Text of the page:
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Trouble in the field and ethnographic vigilance

Du trouble à la vigilance ethnographique

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Published on Tuesday, May 19, 2015


Comme le faisait remarquer Didier Fassin, aujourd’hui l'expérience ethnographique ne va plus de soi, pas plus que l'écriture anthropologique. C’est ainsi que l’auteur plaide pour l'exercice de l’« inquiétude ethnographique » (2008) tout comme Bob White appelle à la « vigilance ethnographique » ; soit laisser le doute, l'incertitude faire irruption à chaque étape du processus de recherche et de production de connaissances anthropologiques. Chacune de ces étapes sont ainsi interrogées et soumises à la critique, depuis les situations intersubjectives d’enquête jusqu’à la production du texte, les procédés d'écriture et l'autorité même à parler de, ou à parler pour. Il s’agit donc pour l’anthropologue contemporain de porter un regard critique et réflexif sur toute sa pratique pour ainsi proposer un renouvellement épistémologique qui dépasse la simple observation du soi du chercheur ou des sujets singuliers de son enquête.



In any relationship of inquiry (relation d'enquête), ethnographers ask their interlocutors to express themselves in ways that differ from everyday forms of language and practice. In a similar fashion, the ethnographer asks questions, writes down answers and makes observations that are specifically related to the a particular moment of inquiry, but not necessarily a part of his various traditions or experiences. What results from these moments of mutual explicitation is a particular space of speech and signification that can be exhilarating but also disorienting or disturbing. Our interlocutors often ask themselves the questions that we have asked (albeit in a different form) and it is not uncommon for them to use the ethnographer in order to say things that could not be said without this third presence. Throughout the process of extended fieldwork, the ethnographer's social and psychological dispositions are in many ways modified because her ways of thinking and acting are challenged and she must adapt in order to achieve some degree of understanding about what was actually said, what Hans-Georg Gadamer refers to as the subjectum.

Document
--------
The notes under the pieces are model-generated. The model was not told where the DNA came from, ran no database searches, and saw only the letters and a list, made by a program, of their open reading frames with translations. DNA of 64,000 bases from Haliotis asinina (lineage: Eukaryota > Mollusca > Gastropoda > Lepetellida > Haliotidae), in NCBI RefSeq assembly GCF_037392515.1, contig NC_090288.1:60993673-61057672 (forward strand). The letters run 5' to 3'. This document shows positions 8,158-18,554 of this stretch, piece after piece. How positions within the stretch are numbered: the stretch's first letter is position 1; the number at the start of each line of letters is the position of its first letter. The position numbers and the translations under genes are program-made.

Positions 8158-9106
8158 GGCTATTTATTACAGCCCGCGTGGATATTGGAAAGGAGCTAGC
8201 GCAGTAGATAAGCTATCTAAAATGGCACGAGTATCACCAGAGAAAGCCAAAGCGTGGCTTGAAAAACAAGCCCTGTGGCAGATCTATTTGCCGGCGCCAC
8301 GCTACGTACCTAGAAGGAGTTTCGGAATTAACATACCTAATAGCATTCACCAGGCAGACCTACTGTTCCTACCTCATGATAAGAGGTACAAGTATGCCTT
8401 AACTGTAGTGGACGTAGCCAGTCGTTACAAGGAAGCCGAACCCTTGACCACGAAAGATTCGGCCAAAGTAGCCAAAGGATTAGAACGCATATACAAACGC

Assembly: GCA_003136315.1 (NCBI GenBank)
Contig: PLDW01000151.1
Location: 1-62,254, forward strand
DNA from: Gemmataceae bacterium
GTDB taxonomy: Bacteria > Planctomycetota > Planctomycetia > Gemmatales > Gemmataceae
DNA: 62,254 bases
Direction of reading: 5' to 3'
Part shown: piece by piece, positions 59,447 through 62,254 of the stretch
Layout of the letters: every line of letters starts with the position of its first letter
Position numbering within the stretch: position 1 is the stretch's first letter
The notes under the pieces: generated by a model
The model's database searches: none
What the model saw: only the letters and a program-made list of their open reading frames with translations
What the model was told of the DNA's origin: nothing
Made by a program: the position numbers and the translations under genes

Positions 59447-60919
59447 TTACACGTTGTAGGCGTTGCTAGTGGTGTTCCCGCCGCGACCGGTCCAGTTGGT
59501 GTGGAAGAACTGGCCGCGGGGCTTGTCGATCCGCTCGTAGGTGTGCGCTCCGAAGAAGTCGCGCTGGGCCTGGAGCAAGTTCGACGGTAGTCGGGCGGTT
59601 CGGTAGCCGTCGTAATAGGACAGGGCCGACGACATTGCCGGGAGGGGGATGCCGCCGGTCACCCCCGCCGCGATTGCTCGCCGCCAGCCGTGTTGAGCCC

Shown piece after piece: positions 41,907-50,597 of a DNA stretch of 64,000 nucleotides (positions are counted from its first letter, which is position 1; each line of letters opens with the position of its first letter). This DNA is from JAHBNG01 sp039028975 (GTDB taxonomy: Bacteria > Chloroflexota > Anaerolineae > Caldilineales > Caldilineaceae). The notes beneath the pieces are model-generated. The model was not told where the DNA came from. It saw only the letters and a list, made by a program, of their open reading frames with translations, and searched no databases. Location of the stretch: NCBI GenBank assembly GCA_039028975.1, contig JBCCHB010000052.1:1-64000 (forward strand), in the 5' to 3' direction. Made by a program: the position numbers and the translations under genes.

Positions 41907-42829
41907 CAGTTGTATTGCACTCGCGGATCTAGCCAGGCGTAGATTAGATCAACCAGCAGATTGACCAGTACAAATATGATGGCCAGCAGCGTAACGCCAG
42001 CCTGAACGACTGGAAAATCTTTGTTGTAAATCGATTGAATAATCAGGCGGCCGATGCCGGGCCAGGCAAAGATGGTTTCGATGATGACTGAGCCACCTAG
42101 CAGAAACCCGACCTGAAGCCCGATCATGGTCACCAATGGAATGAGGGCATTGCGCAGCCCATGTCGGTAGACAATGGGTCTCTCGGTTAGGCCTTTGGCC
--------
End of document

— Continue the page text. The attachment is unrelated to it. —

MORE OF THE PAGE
Following the lead of Johannes Fabian, this panel challenges ethnographers to re-create the “troubles” associated with the dynamics of interlocution that emerge in the context of field-based inquiry. This means we need to think of ethnographic inquiry as a context of knowledge production that is made possible by a sometimes difficult existential passage, as much for the ethnographer as for his or her interlocutors. In order to understand the dynamics of this process, we propose to analyse a series of field-based narratives that emphasize the productive misunderstandings through which anthropologists and their interlocutors discover themselves as Other and to the extent that it is possible reflect upon the co-produced nature of ethnographic knowledge. This proposition involves remaining open to a wide variety of ruptures and discoveries: calling into question conventional wisdom in anthropology; shared moral inquiry about beliefs and values; openness to the idea that group-specific behaviour may actually be universal.

The analysis of these “ethnographic troubles” gives us access to knowledge about the passage from individual to collective identity and also about the interactional space of ethnographic inquiry, which, as we already know, is in many ways an ongoing narrative.